We really like the simplicity of this ad for Nejma Sunflower cooking and frying oil, which by contrast makes any other option seem like the equivalent of cooking over petrol.
Sometimes taking the purer tack can just destroy the competition by association, a little like how a certain president must feel when doe-eyed cause-toting Al Gore walks into the room.
We liked this would-be viral for Umpqua Bank by Creature, which showcases the travails of the budding entrepreneur from the eyes of a seven-year-old "lemonaire" who hasn't yet learned there are myriad ways in which life can maim and destroy the dreams you hold dear.
Of potential lemonade stand competitors, the little hero ambitiously opines, "I'm gonna crush them and turn them into parking lots."
We also like the tack Umpqua took in not putting together some gritty astroturf viral. They effectively converted an obscure brand we've seen on a couple of drab buildings into a sunshiny, fun place to teach one's kiddies about the value of money ... and interest rates.
It's worth mentioning that Jim Haven served as creative director on this spot. We'd hate on him some more but we're still pleasantly sedated by all the yellow on the Lemonaire site.
We have no idea who made this Postbank commercial or when it was made and we don't care. We just like it. So we'll thank Adrants reader Rick Bruner for sending it to us and offer up one piece of advice: don't leave for cell phone laying about unless you want to be the butt of a very expensive prank.
Here's a fun time waster for marketers sick of the daily pitches they receive from agencies. With old school-style gaming technique, you can annihilate those incessant pitches as the enter your office and disturb your day. There's nothing more to it. Well, except for that mini-skirted flight attendant who welcomes you to Moosylvania's world. And yes, it's all just another agency pitch.
We missed the July 15 launch of Under Armour's Boom Boom Tap, it's new commercial targeting the young female athlete they like to call the "team girl." With Boom Boom Tap, Under Armor hopes to see similar success it saw with Click Clack, the marketing slogan for its football cleats which netted the company a 20 percent share of the market.
Focusing on the aspect of team play, the commercial, rather than focusing on a single sport, focuses on soccer, field hockey, softball, hockey and lacrosse. The Boom Boom Tap part of the commercial was born from the sound made during a huddle break. What? Were you expecting some lame-ass, less-than-witty commentary on boom boom tapping? Not this time.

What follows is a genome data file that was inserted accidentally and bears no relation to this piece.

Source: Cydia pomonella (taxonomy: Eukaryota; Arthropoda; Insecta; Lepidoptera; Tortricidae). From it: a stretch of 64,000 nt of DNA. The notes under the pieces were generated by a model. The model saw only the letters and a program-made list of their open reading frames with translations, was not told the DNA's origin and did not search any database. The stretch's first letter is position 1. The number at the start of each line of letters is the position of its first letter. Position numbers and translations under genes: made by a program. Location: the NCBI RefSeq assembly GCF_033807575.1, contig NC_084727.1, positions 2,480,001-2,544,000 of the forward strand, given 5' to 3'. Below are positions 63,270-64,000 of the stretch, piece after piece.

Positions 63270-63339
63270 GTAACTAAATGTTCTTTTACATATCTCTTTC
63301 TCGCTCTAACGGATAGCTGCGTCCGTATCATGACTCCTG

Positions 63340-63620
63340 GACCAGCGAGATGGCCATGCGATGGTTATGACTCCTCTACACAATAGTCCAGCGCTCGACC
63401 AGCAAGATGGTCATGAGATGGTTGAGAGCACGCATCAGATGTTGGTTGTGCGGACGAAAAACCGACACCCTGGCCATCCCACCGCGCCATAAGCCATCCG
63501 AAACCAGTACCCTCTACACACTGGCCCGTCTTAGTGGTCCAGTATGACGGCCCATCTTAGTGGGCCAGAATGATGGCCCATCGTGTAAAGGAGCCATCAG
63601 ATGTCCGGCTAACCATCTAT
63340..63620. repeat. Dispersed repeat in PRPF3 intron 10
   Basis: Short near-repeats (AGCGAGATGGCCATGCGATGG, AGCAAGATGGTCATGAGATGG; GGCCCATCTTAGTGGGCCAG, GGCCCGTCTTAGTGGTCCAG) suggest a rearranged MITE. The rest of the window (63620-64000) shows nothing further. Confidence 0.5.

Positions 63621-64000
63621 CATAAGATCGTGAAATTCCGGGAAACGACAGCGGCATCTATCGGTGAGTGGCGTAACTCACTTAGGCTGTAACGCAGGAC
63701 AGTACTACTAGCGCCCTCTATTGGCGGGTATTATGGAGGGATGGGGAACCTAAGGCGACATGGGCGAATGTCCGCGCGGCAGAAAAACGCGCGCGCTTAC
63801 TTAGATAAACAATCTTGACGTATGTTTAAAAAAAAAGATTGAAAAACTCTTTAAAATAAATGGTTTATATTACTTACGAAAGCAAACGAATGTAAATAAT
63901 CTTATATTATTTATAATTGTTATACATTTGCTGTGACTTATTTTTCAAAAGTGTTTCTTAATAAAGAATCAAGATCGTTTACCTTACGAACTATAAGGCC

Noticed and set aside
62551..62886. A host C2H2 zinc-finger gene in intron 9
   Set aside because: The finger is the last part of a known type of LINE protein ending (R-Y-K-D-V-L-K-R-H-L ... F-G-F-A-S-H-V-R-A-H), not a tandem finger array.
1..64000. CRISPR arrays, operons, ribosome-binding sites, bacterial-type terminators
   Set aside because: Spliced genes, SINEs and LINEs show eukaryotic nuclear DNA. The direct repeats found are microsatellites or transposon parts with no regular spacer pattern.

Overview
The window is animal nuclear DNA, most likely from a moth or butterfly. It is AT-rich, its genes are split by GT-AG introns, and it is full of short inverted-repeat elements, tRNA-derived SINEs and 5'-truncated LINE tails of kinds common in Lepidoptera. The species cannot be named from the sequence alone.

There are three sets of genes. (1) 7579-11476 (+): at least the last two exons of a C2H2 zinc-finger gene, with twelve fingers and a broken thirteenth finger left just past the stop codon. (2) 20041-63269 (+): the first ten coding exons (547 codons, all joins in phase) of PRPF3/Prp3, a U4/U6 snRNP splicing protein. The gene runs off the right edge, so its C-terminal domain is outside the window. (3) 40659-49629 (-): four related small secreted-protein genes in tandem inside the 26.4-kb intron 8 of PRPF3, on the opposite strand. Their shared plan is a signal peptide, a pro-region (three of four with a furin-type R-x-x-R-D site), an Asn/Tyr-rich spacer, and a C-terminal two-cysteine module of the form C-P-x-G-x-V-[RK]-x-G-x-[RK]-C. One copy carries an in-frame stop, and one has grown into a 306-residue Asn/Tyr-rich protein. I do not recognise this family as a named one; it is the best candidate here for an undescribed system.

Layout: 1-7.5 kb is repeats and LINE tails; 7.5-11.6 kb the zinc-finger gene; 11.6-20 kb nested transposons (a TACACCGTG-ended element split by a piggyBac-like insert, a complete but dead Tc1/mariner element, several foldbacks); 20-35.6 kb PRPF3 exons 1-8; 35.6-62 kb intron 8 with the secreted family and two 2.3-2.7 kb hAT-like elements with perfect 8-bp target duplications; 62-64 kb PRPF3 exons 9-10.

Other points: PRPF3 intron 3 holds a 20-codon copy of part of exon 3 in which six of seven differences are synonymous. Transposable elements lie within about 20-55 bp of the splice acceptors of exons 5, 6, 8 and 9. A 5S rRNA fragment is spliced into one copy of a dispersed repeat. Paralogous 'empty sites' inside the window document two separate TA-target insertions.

There is something deliciously clowny and fragile about the ice cream truck songs developed by Michael Hearst for his aptly titled solo release, Songs for Ice Cream Trucks (sample at Wired).
When we were kids, ice cream trucks had maybe two songs in circulation and an angry turbaned man at the helm. These tracks bring playful innocence to the otherwise-jaded profession of hawking ice cream on the streets of 'burbia. How the world is changing.
These spots for HBO Voyeur, developed by Jun Group in tangent with BBDO, made us feel more than a little nervous about what might be going on upstairs.
In this dollhouse menagerie, a family man is having an affair with the girl upstairs. And while we may not see all the details, the security cam does.
Two more here and here.
It's not totally clear what's happening in all of them but that's supposedly part of the fun of being a voyeur (until somebody tries to kill you, like in Hitchcock's Rear Window). The HBO Voyeur site also leads users to thestorygetsdeeper.com, which is essentially a bunch of people on a forum going on and on about how mysterious this all is.
They do have extra bits on the storyline though, which makes things peripherally more interesting.
Stardust Studios' Neil Tsai directed a new project for the Cardboard Robot art collective, a street art group led by Mason Brown.
Granted, the world doesn't need another jaded street art society, but we do think it's cool that the man-versus-machine discourse has come to factor into creative play on concrete avenues.
The result was filmed in downtown Los Angeles and onstage at The Source. It's an industrialist's Alice in Wonderland.
While it's hardly new for a telecom company to set itself apart from their more impersonal competitors by promising attentive, responsive personalized service, Gyro International has found a fairly (we say fairly because we know one of you wise asses is going to dig up some old campaign that did a similar thing, sling in our face and tell us we suck at providing advertising news) unique, simple and humorous way to do just that for client VCOM Solutions.
Using nothing more than a visual of a telephone keyboard and an annoyingly witty operator voice over, Gyro has delivered a simple message simply. Now whether or not VCOM actually does anything better than the big guys is another story entirely,
Heeding the results of recent research which finds young men don't believe all those horrific drunk driving crash ads becasue they never get that drunk, London's Department for Transport has launched a new Leo Burnett-created commercial that leaves the crash test dummies and dramatically heart wrenching approaches behind in favor of a bartender who spews forth imaginary advice from all the people in a guy life who simply wanted a beer.
As opposed to fear of death, this commercial uses fear of guilt as its vice Fear of losing one's license. Fear of explaining that to parents. Fear of jail time. Fear of embarrassment over having to explain all this to those in one's life. While we're not sure all that would go through our head prior to ordering a beer, the message is certainly a a more practical and relatable one.